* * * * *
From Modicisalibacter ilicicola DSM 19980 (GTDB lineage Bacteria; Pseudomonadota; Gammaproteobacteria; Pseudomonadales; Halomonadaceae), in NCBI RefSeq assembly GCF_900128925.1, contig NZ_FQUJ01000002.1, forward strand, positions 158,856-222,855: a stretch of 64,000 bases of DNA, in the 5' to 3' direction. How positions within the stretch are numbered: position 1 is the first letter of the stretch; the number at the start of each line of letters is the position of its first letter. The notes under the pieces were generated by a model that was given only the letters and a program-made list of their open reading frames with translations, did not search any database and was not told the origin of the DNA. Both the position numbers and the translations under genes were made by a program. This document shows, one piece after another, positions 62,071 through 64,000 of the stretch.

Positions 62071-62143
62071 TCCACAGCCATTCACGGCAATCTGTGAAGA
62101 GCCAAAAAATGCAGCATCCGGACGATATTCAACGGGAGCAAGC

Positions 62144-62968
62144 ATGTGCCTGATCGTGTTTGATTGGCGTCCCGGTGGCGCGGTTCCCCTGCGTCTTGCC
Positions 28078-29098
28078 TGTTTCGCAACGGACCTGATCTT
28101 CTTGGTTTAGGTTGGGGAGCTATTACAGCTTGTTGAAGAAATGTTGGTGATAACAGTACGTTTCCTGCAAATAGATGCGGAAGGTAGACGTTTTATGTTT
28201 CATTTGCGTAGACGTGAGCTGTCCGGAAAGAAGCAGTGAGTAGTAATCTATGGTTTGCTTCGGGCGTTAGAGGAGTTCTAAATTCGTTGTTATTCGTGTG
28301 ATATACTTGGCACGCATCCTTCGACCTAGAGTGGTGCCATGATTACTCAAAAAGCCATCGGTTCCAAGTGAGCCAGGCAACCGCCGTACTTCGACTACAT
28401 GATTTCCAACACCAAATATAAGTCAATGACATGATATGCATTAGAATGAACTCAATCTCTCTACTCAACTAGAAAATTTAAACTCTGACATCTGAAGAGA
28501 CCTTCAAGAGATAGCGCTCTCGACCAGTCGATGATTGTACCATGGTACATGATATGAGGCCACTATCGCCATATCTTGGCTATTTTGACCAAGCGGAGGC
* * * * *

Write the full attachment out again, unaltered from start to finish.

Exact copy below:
From Modicisalibacter ilicicola DSM 19980 (GTDB lineage Bacteria; Pseudomonadota; Gammaproteobacteria; Pseudomonadales; Halomonadaceae), in NCBI RefSeq assembly GCF_900128925.1, contig NZ_FQUJ01000002.1, forward strand, positions 158,856-222,855: a stretch of 64,000 bases of DNA, in the 5' to 3' direction. How positions within the stretch are numbered: position 1 is the first letter of the stretch; the number at the start of each line of letters is the position of its first letter. The notes under the pieces were generated by a model that was given only the letters and a program-made list of their open reading frames with translations, did not search any database and was not told the origin of the DNA. Both the position numbers and the translations under genes were made by a program. This document shows, one piece after another, positions 62,071 through 64,000 of the stretch.

Positions 62071-62143
62071 TCCACAGCCATTCACGGCAATCTGTGAAGA
62101 GCCAAAAAATGCAGCATCCGGACGATATTCAACGGGAGCAAGC

Positions 62144-62968
62144 ATGTGCCTGATCGTGTTTGATTGGCGTCCCGGTGGCGCGGTTCCCCTGCGTCTTGCC
Positions 28078-29098
28078 TGTTTCGCAACGGACCTGATCTT
28101 CTTGGTTTAGGTTGGGGAGCTATTACAGCTTGTTGAAGAAATGTTGGTGATAACAGTACGTTTCCTGCAAATAGATGCGGAAGGTAGACGTTTTATGTTT
28201 CATTTGCGTAGACGTGAGCTGTCCGGAAAGAAGCAGTGAGTAGTAATCTATGGTTTGCTTCGGGCGTTAGAGGAGTTCTAAATTCGTTGTTATTCGTGTG
28301 ATATACTTGGCACGCATCCTTCGACCTAGAGTGGTGCCATGATTACTCAAAAAGCCATCGGTTCCAAGTGAGCCAGGCAACCGCCGTACTTCGACTACAT
28401 GATTTCCAACACCAAATATAAGTCAATGACATGATATGCATTAGAATGAACTCAATCTCTCTACTCAACTAGAAAATTTAAACTCTGACATCTGAAGAGA
28501 CCTTCAAGAGATAGCGCTCTCGACCAGTCGATGATTGTACCATGGTACATGATATGAGGCCACTATCGCCATATCTTGGCTATTTTGACCAAGCGGAGGC